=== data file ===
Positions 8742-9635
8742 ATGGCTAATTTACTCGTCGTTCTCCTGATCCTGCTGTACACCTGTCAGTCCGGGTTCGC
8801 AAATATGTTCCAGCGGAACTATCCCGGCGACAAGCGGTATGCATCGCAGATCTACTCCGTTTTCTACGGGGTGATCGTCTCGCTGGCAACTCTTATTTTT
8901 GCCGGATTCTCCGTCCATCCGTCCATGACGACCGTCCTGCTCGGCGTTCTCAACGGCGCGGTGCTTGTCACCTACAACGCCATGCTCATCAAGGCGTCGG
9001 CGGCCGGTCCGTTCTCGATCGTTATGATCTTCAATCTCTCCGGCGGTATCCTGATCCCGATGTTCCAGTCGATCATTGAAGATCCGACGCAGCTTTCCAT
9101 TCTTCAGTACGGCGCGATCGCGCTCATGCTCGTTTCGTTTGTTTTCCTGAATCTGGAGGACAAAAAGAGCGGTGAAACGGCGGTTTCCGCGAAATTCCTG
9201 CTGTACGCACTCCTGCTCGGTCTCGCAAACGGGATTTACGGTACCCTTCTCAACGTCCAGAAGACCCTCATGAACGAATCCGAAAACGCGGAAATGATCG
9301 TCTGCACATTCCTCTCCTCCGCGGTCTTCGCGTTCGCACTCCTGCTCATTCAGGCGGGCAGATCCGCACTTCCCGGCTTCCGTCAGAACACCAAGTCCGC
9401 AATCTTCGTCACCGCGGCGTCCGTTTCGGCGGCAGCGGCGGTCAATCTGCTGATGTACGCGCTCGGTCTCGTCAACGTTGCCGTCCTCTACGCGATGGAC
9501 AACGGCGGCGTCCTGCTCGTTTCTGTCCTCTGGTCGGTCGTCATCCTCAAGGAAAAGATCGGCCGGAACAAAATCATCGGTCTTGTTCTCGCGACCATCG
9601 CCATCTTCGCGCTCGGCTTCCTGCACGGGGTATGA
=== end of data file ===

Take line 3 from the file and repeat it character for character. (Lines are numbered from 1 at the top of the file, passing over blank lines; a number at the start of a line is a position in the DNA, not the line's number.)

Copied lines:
8801 AAATATGTTCCAGCGGAACTATCCCGGCGACAAGCGGTATGCATCGCAGATCTACTCCGTTTTCTACGGGGTGATCGTCTCGCTGGCAACTCTTATTTTT